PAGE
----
2. What an amazing time saver this was- I very much appreciate it. Brilliant website structure here as well. Thank you.

    • Hi Raeven. Thanks for your comment. I’m glad you’re liking the web site. Come on back any time.


  3. Thanks again for another brilliant summary.

    This particular book brings up the question of payments for IP, and specifically what royalty, if any, is due the author of the original books you review.

    In my particular case, I have purchased your books, and in fact I gone on after reading your review to purchase the original to get the complete work. So I think you perform a great service to your readers and the authors you review.

    And by the way, I have no idea how you manage to get the important concepts so well put together, with the output you deliver. In several cases I’ve gone to your review after reading the original to get some help in better understanding what I just read in the original book. Kurzweil is a good example of an author driving off into the weeds, and you pulling him back out.

    In any case, specifically because the discussion by Lanier on payments to everyone in the data chain, what are your thoughts?

    • Hi Robert. Thanks for your comment. I’m happy to hear you’re enjoying the articles. I do put a lot of work into them, and it’s nice to know that they are being appreciated.

      As for the royalty question, I’m not sure about this one. I’d like to think that my summaries help drive sales of the original books, both because some people (such as yourself) go on to buy the original book, whereas they may not have had they not had the opportunity to get a good idea of what the book is about beforehand, and also because those who read the summaries end up talking about the ideas in the book, thus generating word of mouth and buzz about the book. But I really have no idea about this. It’s very hard to get reliable data on this question, though I have heard that executive summaries don’t have much of an effect on sales either way (either boosting or shrinking them).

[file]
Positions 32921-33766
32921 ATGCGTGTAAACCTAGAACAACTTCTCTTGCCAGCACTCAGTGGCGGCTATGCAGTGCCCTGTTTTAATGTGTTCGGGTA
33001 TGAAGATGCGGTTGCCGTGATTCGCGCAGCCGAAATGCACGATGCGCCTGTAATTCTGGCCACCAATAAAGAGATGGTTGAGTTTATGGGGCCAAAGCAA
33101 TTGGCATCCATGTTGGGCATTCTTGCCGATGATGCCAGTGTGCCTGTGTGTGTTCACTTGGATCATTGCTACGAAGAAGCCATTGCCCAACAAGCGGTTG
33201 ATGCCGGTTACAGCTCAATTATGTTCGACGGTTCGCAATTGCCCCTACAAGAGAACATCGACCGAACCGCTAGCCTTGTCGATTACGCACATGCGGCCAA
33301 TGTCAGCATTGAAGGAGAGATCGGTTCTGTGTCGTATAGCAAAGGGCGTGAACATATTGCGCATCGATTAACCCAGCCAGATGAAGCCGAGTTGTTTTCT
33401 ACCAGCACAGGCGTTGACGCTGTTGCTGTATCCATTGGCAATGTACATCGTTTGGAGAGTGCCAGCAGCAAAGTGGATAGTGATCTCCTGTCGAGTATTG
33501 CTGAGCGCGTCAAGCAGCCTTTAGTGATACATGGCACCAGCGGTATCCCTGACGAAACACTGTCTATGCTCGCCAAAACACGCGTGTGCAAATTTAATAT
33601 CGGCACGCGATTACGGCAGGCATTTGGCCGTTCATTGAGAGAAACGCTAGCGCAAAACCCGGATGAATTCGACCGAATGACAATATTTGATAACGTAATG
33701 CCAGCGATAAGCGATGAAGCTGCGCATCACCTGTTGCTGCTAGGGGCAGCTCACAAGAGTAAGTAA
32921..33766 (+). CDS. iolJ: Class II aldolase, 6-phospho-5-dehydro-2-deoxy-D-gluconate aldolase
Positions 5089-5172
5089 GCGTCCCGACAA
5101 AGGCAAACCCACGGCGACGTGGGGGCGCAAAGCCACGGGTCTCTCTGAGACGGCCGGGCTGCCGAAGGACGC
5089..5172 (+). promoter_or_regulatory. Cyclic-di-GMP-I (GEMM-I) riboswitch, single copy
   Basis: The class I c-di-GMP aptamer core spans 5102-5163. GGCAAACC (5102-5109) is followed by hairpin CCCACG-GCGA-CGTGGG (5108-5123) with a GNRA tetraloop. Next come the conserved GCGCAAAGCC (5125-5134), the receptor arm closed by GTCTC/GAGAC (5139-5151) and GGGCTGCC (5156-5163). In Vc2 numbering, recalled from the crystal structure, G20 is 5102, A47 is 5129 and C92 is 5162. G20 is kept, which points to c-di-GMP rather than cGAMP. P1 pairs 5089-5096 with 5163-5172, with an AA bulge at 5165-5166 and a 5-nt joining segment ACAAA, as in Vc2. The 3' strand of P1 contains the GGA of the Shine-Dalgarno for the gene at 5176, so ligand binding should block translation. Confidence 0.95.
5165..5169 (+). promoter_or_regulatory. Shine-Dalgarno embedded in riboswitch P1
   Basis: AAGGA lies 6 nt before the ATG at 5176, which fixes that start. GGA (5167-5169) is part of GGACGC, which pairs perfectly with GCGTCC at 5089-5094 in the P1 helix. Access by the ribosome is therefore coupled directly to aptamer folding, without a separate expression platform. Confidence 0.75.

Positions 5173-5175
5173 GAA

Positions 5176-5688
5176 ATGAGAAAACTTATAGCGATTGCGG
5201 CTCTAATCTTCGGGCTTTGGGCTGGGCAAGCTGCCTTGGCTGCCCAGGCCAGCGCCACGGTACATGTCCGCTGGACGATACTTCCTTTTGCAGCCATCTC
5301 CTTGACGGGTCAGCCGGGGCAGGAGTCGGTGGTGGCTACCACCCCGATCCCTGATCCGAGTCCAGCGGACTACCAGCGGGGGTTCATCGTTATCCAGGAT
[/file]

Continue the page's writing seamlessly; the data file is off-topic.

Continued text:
As it is now my summaries are protected under fair use laws, and so I don’t need to pay royalties to the original author. If this were to change I wouldn’t think it the most unjust thing in the world, but then again, this would probably kill any chance I have at making a living doing what I’m doing (I’m just scraping by as it is).

      The problem with Lanier’s solution, though, is that you would need a way to automate the royalty system to decide who owes what to whom when, and this is just not going to be easy in many cases. In fact, I would say that the majority of cases will be relatively unique, and not capable of being easily captured by an algorithm. How do you determine what I owe to Lanier? So many cents per word? That seems silly. A percentage of my sales? But how is an algorithm going to justly determine the appropriate percentage? Advanced hardware and software can do a lot for us, but I’m not convinced it can solve our copyright and royalty issues (though, granted, in some cases it may be able to help).